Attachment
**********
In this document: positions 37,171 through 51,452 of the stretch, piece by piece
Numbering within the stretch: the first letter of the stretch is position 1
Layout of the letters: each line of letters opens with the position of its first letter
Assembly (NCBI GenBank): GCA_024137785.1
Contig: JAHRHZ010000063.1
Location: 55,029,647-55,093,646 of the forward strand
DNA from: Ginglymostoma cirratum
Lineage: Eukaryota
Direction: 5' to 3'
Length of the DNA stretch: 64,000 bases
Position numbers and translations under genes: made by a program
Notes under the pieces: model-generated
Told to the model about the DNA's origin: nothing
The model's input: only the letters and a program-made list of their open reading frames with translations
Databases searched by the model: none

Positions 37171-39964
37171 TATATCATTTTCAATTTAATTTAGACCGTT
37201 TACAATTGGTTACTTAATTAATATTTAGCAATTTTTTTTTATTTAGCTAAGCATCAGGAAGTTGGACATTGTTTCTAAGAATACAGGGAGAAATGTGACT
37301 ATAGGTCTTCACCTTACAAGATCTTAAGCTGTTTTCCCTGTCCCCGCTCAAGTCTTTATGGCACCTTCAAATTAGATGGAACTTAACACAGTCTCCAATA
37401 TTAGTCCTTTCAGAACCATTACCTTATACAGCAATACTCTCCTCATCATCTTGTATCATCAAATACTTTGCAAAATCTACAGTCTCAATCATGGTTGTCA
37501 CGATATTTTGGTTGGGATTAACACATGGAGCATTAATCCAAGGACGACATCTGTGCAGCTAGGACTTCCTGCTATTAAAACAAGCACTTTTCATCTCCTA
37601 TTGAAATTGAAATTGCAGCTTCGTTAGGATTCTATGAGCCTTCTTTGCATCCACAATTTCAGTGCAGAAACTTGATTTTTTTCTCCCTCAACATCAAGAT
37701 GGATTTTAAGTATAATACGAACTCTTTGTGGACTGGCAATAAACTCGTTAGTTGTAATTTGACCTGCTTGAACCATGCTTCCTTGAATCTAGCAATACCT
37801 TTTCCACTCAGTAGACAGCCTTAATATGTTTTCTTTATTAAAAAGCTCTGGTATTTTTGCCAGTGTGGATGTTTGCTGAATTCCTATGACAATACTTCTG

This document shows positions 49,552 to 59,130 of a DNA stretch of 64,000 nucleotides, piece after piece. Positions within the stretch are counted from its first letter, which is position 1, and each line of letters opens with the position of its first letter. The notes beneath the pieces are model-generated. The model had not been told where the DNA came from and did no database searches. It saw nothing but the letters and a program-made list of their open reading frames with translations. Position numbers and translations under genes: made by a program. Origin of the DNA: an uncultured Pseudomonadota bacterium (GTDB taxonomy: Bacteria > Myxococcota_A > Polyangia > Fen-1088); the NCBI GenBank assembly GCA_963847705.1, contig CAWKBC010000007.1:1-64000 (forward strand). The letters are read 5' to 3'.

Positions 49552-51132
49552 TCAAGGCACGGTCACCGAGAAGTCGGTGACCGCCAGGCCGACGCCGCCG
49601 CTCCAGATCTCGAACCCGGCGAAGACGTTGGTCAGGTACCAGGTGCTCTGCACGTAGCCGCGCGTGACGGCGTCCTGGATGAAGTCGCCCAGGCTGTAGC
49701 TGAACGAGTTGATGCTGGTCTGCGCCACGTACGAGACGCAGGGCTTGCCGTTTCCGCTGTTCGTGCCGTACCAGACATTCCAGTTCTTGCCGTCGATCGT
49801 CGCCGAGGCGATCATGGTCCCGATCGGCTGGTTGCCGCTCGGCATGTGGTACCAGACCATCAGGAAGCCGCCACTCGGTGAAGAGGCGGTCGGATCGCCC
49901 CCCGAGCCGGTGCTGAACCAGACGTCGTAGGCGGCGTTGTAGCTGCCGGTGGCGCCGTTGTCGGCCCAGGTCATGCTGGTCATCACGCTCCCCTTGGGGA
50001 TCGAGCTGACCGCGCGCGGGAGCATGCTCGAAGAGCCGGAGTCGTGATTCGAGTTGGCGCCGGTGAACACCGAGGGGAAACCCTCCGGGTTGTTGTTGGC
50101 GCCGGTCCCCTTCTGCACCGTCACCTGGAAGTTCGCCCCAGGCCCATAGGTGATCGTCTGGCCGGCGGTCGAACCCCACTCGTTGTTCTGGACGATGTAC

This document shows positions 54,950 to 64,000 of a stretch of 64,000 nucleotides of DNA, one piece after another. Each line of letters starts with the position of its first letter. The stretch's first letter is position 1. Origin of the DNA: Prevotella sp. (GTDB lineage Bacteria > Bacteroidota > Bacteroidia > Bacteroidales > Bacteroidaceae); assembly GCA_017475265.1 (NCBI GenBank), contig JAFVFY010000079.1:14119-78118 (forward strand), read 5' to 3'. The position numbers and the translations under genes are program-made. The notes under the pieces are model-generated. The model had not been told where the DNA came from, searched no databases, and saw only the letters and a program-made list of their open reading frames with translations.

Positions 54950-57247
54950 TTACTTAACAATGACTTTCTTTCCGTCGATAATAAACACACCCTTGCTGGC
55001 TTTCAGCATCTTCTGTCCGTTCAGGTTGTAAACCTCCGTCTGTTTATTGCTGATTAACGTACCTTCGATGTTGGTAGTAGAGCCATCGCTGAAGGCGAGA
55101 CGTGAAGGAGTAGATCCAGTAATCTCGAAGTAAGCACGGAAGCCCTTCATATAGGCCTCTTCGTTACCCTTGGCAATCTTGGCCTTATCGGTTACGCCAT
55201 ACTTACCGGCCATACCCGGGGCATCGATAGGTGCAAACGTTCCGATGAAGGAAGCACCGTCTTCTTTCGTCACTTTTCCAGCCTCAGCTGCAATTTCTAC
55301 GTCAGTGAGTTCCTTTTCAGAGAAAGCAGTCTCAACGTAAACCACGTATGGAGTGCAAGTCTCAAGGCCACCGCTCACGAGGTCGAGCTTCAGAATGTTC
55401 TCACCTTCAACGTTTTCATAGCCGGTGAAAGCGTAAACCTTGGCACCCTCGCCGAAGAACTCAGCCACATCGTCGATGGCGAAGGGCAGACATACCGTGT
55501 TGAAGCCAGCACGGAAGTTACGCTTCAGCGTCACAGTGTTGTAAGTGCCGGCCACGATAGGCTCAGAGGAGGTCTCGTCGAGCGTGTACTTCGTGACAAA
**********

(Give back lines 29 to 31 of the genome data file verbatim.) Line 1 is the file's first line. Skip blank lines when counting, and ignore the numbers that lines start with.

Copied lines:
49701 TGAACGAGTTGATGCTGGTCTGCGCCACGTACGAGACGCAGGGCTTGCCGTTTCCGCTGTTCGTGCCGTACCAGACATTCCAGTTCTTGCCGTCGATCGT
49801 CGCCGAGGCGATCATGGTCCCGATCGGCTGGTTGCCGCTCGGCATGTGGTACCAGACCATCAGGAAGCCGCCACTCGGTGAAGAGGCGGTCGGATCGCCC
49901 CCCGAGCCGGTGCTGAACCAGACGTCGTAGGCGGCGTTGTAGCTGCCGGTGGCGCCGTTGTCGGCCCAGGTCATGCTGGTCATCACGCTCCCCTTGGGGA